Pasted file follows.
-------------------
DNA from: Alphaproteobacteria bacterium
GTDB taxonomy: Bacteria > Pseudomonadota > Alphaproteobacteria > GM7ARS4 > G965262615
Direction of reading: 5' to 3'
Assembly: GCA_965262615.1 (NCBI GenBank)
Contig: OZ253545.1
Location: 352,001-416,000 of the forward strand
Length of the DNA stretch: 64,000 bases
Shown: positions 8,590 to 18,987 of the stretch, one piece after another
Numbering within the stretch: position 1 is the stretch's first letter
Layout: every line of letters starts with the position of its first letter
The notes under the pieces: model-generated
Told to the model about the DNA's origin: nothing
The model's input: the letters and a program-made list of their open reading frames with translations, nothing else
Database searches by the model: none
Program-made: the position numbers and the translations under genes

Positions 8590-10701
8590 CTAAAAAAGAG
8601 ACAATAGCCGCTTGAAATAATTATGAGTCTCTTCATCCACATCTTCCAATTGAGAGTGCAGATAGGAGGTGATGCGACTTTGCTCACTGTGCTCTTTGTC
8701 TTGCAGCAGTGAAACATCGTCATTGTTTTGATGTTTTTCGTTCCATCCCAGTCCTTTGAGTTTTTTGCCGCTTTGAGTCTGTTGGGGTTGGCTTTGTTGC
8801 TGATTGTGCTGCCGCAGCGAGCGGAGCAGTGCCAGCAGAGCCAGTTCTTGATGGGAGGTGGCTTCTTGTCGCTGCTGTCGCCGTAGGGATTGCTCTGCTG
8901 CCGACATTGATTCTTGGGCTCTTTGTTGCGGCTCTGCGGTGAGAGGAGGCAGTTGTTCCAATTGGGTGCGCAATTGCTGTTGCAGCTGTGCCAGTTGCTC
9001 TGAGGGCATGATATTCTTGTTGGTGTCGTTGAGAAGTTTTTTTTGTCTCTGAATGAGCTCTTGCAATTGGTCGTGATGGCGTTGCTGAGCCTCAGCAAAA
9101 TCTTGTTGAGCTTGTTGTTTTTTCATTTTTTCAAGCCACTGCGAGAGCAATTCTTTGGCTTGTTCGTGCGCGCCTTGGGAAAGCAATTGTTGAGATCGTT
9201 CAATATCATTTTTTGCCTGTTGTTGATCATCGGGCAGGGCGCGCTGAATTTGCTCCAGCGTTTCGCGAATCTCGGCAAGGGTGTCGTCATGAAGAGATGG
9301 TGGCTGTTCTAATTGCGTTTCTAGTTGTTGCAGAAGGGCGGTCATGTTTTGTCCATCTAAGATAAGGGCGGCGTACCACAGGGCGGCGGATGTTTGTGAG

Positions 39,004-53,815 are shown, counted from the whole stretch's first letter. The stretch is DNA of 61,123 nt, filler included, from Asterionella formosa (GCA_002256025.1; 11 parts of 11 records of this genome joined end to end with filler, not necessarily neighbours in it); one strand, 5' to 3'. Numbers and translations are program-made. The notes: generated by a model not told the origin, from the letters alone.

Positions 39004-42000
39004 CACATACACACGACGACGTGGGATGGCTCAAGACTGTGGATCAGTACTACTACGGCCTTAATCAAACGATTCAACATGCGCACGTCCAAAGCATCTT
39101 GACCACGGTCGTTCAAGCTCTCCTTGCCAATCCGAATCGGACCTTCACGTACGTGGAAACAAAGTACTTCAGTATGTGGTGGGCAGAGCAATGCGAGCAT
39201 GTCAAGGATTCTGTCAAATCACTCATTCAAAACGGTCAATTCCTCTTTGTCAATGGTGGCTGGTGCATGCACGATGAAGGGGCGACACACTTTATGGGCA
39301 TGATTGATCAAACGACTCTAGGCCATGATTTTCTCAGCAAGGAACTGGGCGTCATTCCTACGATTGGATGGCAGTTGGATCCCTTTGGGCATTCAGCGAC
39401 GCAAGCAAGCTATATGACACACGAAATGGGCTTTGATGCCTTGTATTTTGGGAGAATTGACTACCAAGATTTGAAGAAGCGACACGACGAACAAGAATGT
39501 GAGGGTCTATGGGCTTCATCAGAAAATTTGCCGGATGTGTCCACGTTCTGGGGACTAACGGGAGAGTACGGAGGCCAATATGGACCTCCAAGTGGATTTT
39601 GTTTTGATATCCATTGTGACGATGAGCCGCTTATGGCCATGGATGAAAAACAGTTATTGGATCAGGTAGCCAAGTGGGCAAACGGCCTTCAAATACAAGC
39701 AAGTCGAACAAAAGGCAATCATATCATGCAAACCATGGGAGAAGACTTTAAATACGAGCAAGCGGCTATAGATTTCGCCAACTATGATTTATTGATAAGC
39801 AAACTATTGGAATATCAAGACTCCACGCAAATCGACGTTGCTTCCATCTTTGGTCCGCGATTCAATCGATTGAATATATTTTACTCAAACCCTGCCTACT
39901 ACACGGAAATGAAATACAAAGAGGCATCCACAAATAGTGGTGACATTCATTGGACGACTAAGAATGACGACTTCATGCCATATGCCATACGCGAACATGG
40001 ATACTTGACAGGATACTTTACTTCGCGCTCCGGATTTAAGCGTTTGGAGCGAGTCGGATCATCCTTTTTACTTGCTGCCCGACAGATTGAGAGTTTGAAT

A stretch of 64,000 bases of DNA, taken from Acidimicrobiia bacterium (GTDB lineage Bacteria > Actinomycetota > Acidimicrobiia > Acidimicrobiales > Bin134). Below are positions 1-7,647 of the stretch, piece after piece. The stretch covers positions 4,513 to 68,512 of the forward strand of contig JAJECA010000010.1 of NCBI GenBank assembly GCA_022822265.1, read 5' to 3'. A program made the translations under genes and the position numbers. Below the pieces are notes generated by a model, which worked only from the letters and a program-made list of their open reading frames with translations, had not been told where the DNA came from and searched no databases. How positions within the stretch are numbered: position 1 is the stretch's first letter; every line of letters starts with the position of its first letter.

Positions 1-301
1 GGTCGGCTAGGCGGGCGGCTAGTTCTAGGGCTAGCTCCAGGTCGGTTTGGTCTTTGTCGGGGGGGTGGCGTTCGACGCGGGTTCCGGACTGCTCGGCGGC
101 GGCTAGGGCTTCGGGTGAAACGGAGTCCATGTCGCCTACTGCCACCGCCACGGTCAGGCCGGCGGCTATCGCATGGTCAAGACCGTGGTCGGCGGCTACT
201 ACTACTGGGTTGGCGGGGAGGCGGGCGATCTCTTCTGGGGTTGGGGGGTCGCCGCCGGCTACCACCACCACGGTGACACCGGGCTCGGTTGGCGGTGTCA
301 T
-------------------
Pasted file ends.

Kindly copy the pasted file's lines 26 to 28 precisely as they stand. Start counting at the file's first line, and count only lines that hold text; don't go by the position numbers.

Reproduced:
Positions 39,004-53,815 are shown, counted from the whole stretch's first letter. The stretch is DNA of 61,123 nt, filler included, from Asterionella formosa (GCA_002256025.1; 11 parts of 11 records of this genome joined end to end with filler, not necessarily neighbours in it); one strand, 5' to 3'. Numbers and translations are program-made. The notes: generated by a model not told the origin, from the letters alone.

Positions 39004-42000
39004 CACATACACACGACGACGTGGGATGGCTCAAGACTGTGGATCAGTACTACTACGGCCTTAATCAAACGATTCAACATGCGCACGTCCAAAGCATCTT